|Publication number||US7231410 B1|
|Application number||US 10/797,977|
|Publication date||Jun 12, 2007|
|Filing date||Mar 10, 2004|
|Priority date||Mar 10, 2004|
|Also published as||US7647363, US20070266058|
|Publication number||10797977, 797977, US 7231410 B1, US 7231410B1, US-B1-7231410, US7231410 B1, US7231410B1|
|Inventors||Robert Walsh, Bryan O'Sullivan|
|Original Assignee||Qlogic, Corporation|
|Export Citation||BiBTeX, EndNote, RefMan|
|Patent Citations (3), Non-Patent Citations (3), Referenced by (43), Classifications (8), Legal Events (6)|
|External Links: USPTO, USPTO Assignment, Espacenet|
1. Field of Invention
The present invention relates generally to large-scale systems management, and more specifically to facilitating robust revision control of components of a large scale system.
2. Background of Invention
Keeping track of multiple revisions to frequently changing computer configurations is a challenge facing system administrators and others responsible for maintaining large scale systems. Because of the number of files and other components involved in a large scale system, installing new software, upgrading existing software or modifying the configuration of the installed software can cause subtle changes in many of the configuration files which can go unnoticed. These changes to configuration files can then cause system problems that might not be noticed immediately. Thus, various nodes of a large scale system can end up with varying and possibly problematic configuration files which can be difficult to identify.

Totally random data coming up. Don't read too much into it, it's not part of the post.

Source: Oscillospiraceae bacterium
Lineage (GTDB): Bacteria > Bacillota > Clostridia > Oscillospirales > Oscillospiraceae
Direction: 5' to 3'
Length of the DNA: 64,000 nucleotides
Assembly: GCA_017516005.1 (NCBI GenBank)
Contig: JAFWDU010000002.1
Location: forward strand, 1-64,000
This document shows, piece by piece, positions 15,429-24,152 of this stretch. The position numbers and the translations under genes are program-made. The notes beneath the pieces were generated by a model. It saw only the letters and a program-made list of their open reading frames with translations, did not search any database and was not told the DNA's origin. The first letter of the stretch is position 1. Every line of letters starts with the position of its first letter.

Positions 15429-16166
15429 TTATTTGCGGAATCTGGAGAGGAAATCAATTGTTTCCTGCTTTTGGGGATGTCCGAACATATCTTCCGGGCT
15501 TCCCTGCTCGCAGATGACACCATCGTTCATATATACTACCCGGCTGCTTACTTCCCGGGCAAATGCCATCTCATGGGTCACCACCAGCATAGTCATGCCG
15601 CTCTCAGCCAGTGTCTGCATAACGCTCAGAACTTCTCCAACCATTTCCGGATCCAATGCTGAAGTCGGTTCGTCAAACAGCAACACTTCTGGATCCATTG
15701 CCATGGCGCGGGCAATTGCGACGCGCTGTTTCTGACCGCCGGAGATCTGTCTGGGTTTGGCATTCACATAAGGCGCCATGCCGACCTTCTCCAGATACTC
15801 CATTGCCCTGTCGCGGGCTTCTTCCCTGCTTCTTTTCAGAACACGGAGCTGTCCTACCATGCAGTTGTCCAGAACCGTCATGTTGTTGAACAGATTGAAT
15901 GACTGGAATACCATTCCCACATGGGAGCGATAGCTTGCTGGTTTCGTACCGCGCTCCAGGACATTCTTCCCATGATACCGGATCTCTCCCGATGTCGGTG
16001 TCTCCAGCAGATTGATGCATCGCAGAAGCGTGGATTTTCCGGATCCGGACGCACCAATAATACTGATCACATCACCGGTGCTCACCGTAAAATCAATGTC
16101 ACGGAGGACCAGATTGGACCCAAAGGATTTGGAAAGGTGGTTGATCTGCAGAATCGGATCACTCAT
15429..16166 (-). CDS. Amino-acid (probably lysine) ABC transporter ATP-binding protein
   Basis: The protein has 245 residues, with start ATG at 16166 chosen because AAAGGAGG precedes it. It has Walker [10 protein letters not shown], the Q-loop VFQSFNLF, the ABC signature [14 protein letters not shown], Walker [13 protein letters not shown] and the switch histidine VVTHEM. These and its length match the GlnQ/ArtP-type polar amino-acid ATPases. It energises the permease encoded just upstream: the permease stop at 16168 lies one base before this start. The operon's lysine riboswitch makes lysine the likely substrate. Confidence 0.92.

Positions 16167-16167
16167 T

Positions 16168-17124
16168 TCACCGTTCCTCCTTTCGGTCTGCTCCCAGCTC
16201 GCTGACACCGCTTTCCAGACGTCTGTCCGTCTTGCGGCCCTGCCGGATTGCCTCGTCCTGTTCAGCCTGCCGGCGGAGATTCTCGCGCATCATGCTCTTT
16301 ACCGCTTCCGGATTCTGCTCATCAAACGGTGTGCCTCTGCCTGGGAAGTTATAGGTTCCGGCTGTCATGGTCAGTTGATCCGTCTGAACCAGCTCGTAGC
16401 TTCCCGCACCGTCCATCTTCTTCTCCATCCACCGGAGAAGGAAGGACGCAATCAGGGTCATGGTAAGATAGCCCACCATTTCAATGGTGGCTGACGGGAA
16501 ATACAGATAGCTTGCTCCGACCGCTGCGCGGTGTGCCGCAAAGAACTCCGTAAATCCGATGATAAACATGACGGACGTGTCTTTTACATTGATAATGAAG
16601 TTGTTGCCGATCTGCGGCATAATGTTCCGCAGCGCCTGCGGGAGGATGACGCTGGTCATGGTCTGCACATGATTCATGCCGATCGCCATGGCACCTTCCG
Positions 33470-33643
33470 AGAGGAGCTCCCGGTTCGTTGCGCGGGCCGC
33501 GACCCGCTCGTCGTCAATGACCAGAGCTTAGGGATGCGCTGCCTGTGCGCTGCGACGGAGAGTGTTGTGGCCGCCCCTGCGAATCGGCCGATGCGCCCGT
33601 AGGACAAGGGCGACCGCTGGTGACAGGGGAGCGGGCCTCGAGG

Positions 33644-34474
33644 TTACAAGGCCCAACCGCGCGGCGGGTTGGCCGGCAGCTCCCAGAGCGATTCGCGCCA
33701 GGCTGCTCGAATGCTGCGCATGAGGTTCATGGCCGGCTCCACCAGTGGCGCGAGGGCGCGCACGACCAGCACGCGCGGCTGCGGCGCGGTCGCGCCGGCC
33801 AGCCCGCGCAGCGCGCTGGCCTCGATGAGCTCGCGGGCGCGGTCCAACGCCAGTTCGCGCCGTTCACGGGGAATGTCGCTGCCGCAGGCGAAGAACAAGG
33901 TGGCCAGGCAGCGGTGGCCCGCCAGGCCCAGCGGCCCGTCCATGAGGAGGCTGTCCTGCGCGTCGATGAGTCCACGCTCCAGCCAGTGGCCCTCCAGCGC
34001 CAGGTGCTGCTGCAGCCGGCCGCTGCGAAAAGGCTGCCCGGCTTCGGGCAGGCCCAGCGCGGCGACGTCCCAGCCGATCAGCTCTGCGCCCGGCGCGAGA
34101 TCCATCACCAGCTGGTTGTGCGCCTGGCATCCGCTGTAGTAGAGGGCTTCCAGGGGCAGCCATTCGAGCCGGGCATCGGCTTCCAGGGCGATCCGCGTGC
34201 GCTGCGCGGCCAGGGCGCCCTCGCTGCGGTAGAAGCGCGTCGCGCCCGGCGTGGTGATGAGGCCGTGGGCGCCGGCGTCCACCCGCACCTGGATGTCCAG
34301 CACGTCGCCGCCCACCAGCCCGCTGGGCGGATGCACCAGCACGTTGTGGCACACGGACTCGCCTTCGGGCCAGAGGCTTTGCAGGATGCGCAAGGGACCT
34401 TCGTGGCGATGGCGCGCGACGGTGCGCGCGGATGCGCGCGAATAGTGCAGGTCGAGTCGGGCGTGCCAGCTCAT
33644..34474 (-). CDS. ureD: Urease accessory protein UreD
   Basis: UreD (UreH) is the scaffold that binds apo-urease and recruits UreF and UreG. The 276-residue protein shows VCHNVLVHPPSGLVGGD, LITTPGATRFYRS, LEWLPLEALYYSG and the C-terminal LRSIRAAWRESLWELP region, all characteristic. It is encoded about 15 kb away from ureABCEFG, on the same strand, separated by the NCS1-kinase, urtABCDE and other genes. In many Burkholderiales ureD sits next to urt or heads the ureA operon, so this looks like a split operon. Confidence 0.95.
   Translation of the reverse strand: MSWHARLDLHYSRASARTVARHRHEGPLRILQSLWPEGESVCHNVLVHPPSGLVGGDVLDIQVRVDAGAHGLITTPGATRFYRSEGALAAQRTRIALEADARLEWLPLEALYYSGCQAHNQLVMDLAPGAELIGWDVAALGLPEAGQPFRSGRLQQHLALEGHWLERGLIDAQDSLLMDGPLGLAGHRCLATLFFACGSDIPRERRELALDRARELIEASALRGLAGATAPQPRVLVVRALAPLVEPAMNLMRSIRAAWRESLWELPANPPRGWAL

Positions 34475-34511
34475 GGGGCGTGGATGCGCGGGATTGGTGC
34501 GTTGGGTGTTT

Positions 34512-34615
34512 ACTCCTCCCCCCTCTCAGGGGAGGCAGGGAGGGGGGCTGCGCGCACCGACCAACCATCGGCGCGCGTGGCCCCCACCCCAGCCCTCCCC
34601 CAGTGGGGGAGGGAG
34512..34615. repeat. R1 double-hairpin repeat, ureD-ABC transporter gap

Additionally, where multiple users make frequent updates to the configuration, it can be very difficult to ensure that each user has the latest version of each system component. Users without current components are often unable to properly interact with the system. Furthermore, these users might subsequently make changes to old versions of components and propagate these changes to other users.
Changes to system configurations can involve much more than file modifications. Directories can be added or updated, hierarchies can be modified and file and directory ownership, group and permission information can be changed. Additionally, existing files and directories can be renamed or deleted.
What is needed are methods, systems and computer readable media to enable robust revision control of a system configuration, including directories, file and directory ownership, group and permission information. The methods, systems and computer readable media should also maintain revision history information across file and directory rename or delete operations.